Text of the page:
Planning My 2018 Budget

Photo by Eric Rothermel on Unsplash.

As you might have guessed from today’s Question Wednesday, I’ve got budgeting on the brain.

Here’s what I know about my 2018 overhead expenses:

  • Rent: $650
  • Health insurance: $580.60
  • Renters insurance: $16
  • Electricity: ~$25
  • Water: ~$25
  • Internet: $40
  • Phone: $98
  • Food/toiletries/household: ~$400

I can estimate my new monthly overhead cost at $1,800, which is what my Seattle overhead cost me two years ago. (It’s that health insurance bill that is making everything so expensive.)

I’m going to earn a little over $66,000 pretax this year; if we assume I continue to earn at the same rate in 2018, that means I’ll earn around $5,500 per month (on average), which breaks down as follows:

  • Taxes get 30 percent, or $1,650
  • Savings get 15 percent, or $825
  • Overhead gets $1,800

That leaves me with $1,225 per month for all business and discretionary expenses, plus the cost of transportation (still haven’t figured out what I’m going to do about the car thing).

If we want to break it down even further, since I just did this math for my health insurance application, I spend $650 on business expenses per month (on average), and yes, a lot of that is business-related travel.

But that means I really only have $575 per month for all discretionary spending: clothes, haircuts, books, Netflix, Patreon subscriptions, going to see Nutcracker performances, and so on. This is also the pile I’ll be drawing from when I book personal travel, buy more stuff for my apartment, etc. (This pile has to do a lot of work.)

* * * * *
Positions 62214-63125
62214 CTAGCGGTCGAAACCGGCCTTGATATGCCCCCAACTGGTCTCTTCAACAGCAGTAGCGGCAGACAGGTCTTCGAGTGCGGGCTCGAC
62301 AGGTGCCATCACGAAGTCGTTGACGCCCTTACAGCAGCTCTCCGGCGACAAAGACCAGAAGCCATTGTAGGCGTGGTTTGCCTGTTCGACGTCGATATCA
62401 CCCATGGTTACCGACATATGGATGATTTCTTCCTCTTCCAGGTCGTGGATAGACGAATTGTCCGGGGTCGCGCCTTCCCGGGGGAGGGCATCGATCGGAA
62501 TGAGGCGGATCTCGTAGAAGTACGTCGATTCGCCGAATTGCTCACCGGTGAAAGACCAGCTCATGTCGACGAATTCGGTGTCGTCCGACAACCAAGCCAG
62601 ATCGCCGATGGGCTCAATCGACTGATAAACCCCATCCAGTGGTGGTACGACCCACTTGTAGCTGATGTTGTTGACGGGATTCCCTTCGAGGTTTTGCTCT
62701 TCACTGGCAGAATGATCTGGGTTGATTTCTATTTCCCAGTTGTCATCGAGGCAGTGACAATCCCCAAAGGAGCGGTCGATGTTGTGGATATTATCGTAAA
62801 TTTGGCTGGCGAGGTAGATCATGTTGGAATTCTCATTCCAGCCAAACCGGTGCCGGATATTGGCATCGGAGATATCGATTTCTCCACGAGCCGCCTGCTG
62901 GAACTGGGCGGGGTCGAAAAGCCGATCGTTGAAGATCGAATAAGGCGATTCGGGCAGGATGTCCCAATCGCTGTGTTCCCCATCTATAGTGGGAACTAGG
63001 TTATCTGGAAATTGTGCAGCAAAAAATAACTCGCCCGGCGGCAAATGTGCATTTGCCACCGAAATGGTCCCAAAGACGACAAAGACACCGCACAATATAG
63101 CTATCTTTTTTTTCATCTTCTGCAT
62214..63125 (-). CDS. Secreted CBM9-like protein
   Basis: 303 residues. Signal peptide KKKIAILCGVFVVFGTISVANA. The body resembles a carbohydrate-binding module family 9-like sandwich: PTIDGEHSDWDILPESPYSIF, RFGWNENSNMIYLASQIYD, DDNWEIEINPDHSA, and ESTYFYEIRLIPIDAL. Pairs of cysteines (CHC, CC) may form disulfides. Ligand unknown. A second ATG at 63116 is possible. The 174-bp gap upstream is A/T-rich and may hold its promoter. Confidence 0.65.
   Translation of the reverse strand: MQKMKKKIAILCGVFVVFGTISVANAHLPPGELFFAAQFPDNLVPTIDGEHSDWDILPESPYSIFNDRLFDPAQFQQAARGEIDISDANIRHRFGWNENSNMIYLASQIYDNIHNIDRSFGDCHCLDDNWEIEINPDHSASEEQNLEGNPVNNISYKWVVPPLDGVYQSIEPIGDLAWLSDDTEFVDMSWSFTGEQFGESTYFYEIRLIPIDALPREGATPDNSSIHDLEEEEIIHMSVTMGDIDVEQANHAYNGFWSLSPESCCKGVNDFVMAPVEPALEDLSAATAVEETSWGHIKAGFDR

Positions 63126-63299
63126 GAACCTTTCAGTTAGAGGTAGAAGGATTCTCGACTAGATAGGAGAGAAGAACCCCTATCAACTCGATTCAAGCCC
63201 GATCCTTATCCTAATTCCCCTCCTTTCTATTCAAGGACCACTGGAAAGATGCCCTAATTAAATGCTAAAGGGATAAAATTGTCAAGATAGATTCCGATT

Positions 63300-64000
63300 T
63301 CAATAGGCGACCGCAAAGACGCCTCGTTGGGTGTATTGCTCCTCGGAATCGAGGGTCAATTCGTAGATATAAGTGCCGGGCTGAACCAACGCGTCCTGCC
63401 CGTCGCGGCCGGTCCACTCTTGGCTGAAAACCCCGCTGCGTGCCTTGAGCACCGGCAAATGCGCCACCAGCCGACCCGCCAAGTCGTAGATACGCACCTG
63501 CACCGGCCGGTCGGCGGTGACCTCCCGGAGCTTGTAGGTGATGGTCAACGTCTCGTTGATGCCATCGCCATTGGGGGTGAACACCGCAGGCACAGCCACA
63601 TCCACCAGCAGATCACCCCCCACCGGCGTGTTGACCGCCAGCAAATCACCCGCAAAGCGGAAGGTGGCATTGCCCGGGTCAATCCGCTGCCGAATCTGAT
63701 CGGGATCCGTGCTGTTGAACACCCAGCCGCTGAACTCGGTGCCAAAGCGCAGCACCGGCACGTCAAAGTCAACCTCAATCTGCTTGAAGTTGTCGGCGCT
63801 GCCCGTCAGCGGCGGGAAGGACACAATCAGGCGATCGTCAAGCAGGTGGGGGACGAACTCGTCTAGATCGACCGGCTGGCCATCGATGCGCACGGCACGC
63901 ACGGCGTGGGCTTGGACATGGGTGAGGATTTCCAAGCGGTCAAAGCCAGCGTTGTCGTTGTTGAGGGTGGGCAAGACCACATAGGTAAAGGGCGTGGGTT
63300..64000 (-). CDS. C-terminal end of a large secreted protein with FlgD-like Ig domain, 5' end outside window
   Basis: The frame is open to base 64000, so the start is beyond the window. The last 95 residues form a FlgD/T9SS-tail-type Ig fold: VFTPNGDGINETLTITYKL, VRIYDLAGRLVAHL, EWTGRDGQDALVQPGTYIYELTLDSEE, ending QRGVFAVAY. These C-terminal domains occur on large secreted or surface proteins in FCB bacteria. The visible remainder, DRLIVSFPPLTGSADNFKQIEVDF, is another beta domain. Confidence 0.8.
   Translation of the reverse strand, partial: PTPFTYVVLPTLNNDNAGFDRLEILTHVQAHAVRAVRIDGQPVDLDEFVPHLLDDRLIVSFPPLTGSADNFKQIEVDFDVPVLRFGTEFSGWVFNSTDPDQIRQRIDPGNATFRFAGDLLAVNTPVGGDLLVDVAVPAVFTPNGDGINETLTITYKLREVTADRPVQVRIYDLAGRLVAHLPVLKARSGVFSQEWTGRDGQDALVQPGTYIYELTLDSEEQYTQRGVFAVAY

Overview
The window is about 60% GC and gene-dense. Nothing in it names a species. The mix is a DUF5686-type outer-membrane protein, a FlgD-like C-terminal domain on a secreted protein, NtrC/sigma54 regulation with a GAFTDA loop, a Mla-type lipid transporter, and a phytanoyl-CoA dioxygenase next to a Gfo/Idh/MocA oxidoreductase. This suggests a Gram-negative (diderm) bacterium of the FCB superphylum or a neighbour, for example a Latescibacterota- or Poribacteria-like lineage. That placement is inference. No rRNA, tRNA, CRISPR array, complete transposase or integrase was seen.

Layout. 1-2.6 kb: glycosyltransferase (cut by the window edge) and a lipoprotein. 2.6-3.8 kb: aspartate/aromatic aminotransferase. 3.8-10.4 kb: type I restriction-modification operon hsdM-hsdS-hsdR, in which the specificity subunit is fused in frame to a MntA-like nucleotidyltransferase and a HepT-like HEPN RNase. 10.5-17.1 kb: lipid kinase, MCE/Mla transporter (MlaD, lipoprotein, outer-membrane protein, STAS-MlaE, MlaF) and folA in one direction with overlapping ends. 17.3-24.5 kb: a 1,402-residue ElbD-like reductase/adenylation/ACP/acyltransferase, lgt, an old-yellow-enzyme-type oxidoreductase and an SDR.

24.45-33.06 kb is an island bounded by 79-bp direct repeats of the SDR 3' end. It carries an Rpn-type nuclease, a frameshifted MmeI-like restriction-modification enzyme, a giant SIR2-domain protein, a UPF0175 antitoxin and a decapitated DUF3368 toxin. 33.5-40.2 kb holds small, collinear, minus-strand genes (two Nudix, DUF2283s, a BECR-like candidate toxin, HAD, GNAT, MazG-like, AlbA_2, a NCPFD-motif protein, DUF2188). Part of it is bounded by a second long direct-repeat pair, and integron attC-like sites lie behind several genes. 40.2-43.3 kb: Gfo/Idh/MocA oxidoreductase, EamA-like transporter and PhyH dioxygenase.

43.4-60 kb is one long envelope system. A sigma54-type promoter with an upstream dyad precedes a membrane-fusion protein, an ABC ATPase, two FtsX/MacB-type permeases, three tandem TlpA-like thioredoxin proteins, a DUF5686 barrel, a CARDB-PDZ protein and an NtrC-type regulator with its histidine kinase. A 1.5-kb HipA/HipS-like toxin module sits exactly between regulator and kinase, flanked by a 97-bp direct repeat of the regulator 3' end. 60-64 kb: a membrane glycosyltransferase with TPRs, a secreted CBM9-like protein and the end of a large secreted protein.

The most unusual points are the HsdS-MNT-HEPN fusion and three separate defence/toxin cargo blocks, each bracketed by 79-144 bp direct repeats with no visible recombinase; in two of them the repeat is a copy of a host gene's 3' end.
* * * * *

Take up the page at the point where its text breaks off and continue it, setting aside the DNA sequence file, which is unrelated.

This was around what I had per month for discretionary purchases in Seattle, although now transportation costs will have to come out of that. (Transportation came out of the discretionary pile in Seattle too, but most of my non-bus transportation expenses—such as Lyft rides to the airport—were also business expenses.)

Obviously there is some shuffling I could do; maybe put some of that business spending back into the discretionary spending column, maybe spend less on food/toiletries/household or on my business, definitely talk to a CPA to see what I need to be setting aside for federal/state/business taxes.

I could also continue to grow my earnings.

But yeah, I have budgeting on the brain right now.

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